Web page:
I have had my issues with sport and the enormous setting of corruption on several settings; we merely have to look at FIFA to see just how bad it can get in any setting. In equal measure I have had several issues against Iran; the corruption does not even come up to high as we see the interactions with Hezbollah and the shipping of missiles to Yemen.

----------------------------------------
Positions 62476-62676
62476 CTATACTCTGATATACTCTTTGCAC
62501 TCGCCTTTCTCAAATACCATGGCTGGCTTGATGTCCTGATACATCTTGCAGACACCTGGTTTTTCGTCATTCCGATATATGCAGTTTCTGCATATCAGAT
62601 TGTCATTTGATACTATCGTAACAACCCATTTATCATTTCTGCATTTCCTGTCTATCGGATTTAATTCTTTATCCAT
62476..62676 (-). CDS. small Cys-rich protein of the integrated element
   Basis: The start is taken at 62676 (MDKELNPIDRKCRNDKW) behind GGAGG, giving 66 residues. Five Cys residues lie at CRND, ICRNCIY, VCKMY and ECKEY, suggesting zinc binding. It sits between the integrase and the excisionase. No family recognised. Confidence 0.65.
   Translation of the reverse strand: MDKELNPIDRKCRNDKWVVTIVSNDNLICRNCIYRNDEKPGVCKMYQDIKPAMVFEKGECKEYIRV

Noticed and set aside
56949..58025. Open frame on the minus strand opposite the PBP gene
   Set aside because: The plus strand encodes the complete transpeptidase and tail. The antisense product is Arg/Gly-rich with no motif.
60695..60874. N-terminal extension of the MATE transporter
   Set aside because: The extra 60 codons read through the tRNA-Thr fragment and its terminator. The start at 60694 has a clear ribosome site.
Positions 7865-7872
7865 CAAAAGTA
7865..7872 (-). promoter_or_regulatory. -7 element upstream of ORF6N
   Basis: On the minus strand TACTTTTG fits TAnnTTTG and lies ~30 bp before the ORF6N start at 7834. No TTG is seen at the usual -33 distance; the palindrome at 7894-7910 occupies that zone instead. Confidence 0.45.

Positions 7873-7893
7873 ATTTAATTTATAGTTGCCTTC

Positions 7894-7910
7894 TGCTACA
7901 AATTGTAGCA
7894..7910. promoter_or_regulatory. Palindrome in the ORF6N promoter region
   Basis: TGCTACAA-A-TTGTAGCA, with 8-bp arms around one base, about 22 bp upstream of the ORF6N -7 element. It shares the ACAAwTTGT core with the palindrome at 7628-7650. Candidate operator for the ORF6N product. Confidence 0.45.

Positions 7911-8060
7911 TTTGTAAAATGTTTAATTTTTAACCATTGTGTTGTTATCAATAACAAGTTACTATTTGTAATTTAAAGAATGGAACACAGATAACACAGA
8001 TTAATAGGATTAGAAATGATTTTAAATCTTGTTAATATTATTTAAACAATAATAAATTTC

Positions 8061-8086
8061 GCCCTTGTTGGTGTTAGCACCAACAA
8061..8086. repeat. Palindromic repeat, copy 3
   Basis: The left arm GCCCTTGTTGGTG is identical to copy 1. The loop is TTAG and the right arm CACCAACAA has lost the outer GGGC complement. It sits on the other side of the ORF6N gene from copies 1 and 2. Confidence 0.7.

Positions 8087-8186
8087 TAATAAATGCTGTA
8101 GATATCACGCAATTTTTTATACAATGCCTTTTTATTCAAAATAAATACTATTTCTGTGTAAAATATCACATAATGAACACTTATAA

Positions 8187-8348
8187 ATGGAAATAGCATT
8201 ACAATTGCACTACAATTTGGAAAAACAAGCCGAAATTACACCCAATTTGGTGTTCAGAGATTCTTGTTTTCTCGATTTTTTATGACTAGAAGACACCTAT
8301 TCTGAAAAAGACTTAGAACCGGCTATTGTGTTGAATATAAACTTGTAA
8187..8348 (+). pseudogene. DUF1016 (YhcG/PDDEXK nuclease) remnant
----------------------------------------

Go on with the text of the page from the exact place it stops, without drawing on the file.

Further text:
Yet, when I see the news in the Washington Post (at https://www.washingtonpost.com/news/early-lead/wp/2018/06/09/nike-will-not-outfit-iranian-world-cup-team-due-to-sanctions), it is my personal belief that certain political parties have gone overboard. When I see ‘Nike will not outfit Iranian World Cup team due to sanctions’, it’s gone too far. We have always accepted that sports needs to remain outside of all political scopes. If the spirit of the Olympics was: ‘During the celebration of the games, an Olympic Truce was enacted so that athletes could travel from their cities to the games in safety‘, so that one moment was a time when there was no war, no discord and those players had the freedom to travel uninterrupted. To suddenly get them in a setting without an outfit has all other kinds of interactive issues and touching on that is the beginning of the end. I personally consider it a really bad call on nearly every level to set the stage that the providers of such an event would be prohibited from supplying one of the teams. Politicians have the options to shout out to exclude sports and official events of inhibiting any international support. I personally never gave a hoot about football, but the option to open any level of dialogue at a sporting event could be the beginning of options that are usually not a given. I have always believed in keeping channels of communications open, even if it would be a mere ‘Oops! I apologise for sinking your fleet!‘, or perhaps something less drastic, yet the option to have it is still important and the Washington Post gives us that Nike, by its own actions or not has closed that door. It becomes a little less nice when we see: “Some teams allow players to select their own cleats, including which brand, for competition. Some players, for example, may have sponsorship with Nike. Those deals, according to CNBC, will not be affected. Other teams are sponsored by a particular brand — the main players in the international soccer scene are Nike, Adidas and Puma — and require players to wear a certain shoe“, so when I see ‘sponsorship with Nike. Those deals, according to CNBC, will not be affected‘, so if people are paid for, they can still be supplied? It feels like an uneven game and makes football and other games merely settings for exploitation, how does that help in keeping any level of corruption out of sport? OK, that is a different topic, but the setting that we see with “We call on the U.S. Government to take immediate steps to address this shameful situation and that Nike actively seeks a resolution. FIFA should also take necessary steps to address this issue and ensure that none of the teams in the World Cup are subject to double standards“. In this I actually side with Jamal Abdi, the vice president for policy of the National Iranian American Council. It is important for politicians to take the politics and these economic settings away from the sporting events like the Olympics, world cups and official international games. If equality is the only way to finding common ground, and should Nike to shy away, I hope that the Germans with Puma and Adidas to pick up the baton, so that sport events like the world cup will keep on having a level playing field, so that it remains about the game and not about the sponsored players and the politics.